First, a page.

“Fatteh, derived from an old Arabic verb meaning ‘to break bread and steep in liquid,’ is a common dish across the Middle East,” says Reem Kassis, the award-winning Palestinian author, food writer, and advocate for the cuisine and cultural heritage of Palestine and the Arab world. “The base is bread, but the toppings vary from eggplants (aubergines) and chickpeas, to rice and a variety of meats. The sauces are just as varied with some yogurt-based, others tahini-based, and others broth- or lemon-based. Moona, a restaurant in Boston serving up creative Middle Eastern dishes based on pantry ingredients (moona means ‘pantry’ in Arabic), has a version made with mushrooms. Mushrooms have an earthy, meaty taste that is superbly complemented by the sweet tartness of pomegranate molasses, the crunchiness of the toasted bread and nuts, and the brightness of the yogurt-tahini dressing. Just another example of how pushing boundaries can lead to delicious surprises.”
“Bread, the common thread in tharid dishes, encapsulates the essence of Arab hospitality and culinary culture. The idea of using it to bulk up a meal — a practice in many cultures that is probably rooted in scarcity — allows people to stretch valuable ingredients such as meat to feed large families and crowds, reflecting the spirit of sharing and communal dining prevalent across the Arab world.”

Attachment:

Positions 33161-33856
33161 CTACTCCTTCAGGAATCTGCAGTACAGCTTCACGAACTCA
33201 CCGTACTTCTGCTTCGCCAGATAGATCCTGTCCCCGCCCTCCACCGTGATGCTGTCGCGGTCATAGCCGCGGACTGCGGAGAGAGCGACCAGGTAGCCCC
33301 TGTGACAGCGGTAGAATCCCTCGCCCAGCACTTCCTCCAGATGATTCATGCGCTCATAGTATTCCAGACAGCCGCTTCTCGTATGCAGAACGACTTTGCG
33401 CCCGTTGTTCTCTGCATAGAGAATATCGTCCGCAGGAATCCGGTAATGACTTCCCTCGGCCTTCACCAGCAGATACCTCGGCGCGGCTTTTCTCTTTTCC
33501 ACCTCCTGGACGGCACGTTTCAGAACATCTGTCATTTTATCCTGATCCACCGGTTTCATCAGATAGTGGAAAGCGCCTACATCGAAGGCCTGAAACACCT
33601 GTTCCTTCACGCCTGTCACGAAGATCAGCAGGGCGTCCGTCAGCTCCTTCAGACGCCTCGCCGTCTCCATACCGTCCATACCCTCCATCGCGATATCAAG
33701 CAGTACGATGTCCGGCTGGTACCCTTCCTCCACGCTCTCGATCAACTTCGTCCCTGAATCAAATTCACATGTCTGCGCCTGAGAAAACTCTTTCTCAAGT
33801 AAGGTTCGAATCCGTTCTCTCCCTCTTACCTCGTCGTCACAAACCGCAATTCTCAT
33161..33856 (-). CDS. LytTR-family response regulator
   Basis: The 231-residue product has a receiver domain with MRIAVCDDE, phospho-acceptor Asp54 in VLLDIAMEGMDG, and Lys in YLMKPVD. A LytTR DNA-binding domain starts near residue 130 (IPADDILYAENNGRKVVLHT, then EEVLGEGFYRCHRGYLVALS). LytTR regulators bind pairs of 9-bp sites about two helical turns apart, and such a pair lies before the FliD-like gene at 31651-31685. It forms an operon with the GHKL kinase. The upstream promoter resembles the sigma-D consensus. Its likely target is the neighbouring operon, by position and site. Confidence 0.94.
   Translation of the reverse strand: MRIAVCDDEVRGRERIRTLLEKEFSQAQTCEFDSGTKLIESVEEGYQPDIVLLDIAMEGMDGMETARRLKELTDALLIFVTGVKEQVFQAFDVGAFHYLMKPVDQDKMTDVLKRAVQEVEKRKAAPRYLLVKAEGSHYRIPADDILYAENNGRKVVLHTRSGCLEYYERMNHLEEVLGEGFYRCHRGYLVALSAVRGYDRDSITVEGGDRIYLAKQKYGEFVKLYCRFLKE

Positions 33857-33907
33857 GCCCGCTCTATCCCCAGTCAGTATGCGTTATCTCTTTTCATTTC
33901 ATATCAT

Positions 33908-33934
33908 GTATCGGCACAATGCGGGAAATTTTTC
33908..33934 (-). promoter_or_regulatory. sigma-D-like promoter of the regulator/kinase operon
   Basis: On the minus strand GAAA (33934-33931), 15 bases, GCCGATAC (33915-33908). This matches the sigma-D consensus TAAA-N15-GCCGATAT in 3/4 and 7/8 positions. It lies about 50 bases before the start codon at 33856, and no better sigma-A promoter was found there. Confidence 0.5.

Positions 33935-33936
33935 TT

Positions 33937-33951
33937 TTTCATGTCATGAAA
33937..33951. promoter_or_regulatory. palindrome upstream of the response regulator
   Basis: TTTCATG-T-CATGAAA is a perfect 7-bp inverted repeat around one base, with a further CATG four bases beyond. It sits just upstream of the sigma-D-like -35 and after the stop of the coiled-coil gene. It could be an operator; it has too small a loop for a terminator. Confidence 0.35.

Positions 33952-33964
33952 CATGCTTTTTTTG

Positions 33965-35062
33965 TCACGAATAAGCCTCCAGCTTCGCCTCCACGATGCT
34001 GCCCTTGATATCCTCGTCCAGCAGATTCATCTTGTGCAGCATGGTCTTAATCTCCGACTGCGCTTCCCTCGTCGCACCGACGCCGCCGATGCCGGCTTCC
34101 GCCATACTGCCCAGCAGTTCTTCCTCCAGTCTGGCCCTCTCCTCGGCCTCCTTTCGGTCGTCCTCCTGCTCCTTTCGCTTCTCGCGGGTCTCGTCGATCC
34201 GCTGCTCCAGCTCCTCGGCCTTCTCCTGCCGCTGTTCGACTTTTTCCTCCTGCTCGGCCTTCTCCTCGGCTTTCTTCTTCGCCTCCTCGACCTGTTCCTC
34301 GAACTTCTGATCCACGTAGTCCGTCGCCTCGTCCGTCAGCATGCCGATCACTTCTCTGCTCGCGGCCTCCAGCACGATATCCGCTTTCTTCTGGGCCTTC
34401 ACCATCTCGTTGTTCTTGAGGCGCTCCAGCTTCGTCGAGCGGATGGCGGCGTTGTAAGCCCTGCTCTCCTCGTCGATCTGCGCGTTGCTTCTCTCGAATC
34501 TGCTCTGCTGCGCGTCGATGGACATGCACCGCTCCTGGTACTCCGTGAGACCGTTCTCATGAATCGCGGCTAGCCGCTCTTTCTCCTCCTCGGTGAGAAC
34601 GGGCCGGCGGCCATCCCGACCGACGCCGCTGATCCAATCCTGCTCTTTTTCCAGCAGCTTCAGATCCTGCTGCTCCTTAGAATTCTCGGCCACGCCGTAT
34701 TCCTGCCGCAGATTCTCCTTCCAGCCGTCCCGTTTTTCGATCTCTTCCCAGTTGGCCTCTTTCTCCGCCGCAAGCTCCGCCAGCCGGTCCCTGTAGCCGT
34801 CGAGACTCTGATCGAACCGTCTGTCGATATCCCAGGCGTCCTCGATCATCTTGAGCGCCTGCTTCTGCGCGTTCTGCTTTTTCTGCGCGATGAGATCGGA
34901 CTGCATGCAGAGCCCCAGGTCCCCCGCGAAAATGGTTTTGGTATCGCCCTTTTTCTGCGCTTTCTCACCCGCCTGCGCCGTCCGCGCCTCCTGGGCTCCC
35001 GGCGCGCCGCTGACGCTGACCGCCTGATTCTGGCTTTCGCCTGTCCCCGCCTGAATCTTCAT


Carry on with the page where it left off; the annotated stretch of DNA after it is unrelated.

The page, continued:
Kassis is a Palestinian writer whose work focuses on the intersection of food with culture, history, and politics. You can find some of her writings in the Wall Street Journal, the Washington Post and the New York Times. Her debut cookbook, The Palestinian Table (2017), won the Guild of Food Writers Award and Gourmand World Cookbook award, was nominated for a James Beard Award, was short-listed for the Andre Simon Award and the Edward Stanford Award, and was picked as one of NPR’s best books of 2017. Her second cookbook is The Arabesque Table (2021).
“Ideally, this dish is made with pure pomegranate molasses that does not have any added sugar. But if you are making this with a brand that happens to have sugar, leave out the honey,” she adds.
2 large or 4 small thin pita breads in 3/4-inch/2 cm squares (6 oz./165 g or 2 1/2 generous cups)